Martin’s Ramping Fumitory

A couple of months back during a historical record search, one of my colleagues came across a record for a species called Martin’s Ramping Fumitory about 5 minutes away from my house. After speaking to the allotment where the record had been submitted in 2010, they invited me to come and have a look for myself and find out more about the plant, the history of the site and how they look after it.

I arrived there about 10am and was met by Martin, who looks after the allotment plot and took me to plot where they had seen the fumitory. As if luck would have it, “Tiny”, the gentleman whose plot it was growing on was on the site and was really happy to answer my questions.

It turns out that the species was identified by accident, almost! Over the road, there was a plot that was earmarked for a development which was being assessed by local ecologists and they happened to stumble upon the area of Martin’s Ramping-fumitory. Apparently, Tiny only noticed what they were doing as they were lying on the floor with hand lens looking very giddy and excited!

As a result, the area, although reduced in size, still covers a large area of the plot and appears to be well established here – when recorded in 2020 it was only the fourth such surviving site in Britain. I asked Tiny a few questions about how it was looked after and what they do, and ask it turns out…they don’t do too much! All he noted was that it doesn’t really like “dirty ground”, (however, we did spy it growing out of a compost heap when we left the allotment!) and likes it when there is mature spread. One area, is growing in a raised planter, but other sections of it are just growing freely. It’s very popular at the site – both with allotment holders and chickens apparently – they used to love nibbling on it!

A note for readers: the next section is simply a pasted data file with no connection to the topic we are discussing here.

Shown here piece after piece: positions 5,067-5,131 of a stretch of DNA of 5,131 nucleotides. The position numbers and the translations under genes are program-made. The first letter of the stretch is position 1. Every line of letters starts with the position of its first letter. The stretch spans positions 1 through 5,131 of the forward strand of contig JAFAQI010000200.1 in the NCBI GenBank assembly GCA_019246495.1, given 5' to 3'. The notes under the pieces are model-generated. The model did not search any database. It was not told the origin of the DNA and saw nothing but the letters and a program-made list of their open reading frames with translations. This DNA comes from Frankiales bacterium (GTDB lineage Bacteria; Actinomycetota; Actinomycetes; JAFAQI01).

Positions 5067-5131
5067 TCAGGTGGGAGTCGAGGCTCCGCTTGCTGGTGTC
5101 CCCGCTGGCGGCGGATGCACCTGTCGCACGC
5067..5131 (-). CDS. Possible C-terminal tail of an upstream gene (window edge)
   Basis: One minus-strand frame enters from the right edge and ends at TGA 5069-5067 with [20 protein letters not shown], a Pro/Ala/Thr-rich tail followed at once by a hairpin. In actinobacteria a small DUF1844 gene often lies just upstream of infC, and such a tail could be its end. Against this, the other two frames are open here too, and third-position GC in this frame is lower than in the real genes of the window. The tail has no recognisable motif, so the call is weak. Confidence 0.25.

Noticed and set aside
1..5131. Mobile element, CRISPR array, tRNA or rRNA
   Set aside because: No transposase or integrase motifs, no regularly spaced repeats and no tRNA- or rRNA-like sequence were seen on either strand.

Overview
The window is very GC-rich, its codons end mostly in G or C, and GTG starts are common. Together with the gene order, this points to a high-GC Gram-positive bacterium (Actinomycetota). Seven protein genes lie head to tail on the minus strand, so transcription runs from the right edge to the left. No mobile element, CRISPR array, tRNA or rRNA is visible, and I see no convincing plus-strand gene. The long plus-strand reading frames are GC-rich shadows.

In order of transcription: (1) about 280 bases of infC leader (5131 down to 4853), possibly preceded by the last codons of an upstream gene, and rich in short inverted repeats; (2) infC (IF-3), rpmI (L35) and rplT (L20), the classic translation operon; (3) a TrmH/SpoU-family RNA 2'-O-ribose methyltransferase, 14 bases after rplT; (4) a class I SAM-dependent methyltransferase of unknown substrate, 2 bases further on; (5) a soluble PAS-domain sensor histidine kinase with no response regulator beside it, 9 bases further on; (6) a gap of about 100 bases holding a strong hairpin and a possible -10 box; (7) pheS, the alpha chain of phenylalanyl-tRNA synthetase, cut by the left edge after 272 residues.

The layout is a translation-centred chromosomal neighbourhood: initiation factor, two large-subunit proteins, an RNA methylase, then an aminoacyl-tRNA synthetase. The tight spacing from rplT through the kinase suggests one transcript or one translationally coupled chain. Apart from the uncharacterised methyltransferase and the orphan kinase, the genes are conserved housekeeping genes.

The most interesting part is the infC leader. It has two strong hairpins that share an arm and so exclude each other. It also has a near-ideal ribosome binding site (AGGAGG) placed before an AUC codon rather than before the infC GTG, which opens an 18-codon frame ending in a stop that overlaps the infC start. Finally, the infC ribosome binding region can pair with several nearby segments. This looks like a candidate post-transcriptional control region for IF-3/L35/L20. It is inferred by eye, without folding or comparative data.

The plant itself looks after itself – “it’s not treated with any love or respect and it still thrives!” It appears to be very hardy and seems to be able to survive most things, but he had noticed in really strong sun that it “knocks back” but comes back every year.

Tiny has had this allotment plot for 30+ years and although the plant record is only from 2010 there is quite a lot of rich history for the site – it was gifted to the community in the 1600’s and Shakespeare used to visit.

You can find out more about this plant on the Plantlife website ( or more about this family of plants on this crib sheet

Colour in the Margins have also launched an allotment project called the Arable Seed Swap so if you would like to get involved and have an allotment then please do join the group or email for more information.

Don’t forget you can record any rare arable plant finds on the rare arable plant app which you can download for Android or Apple here:


Zoe Morrall

Colour in the Margins Outreach Officer


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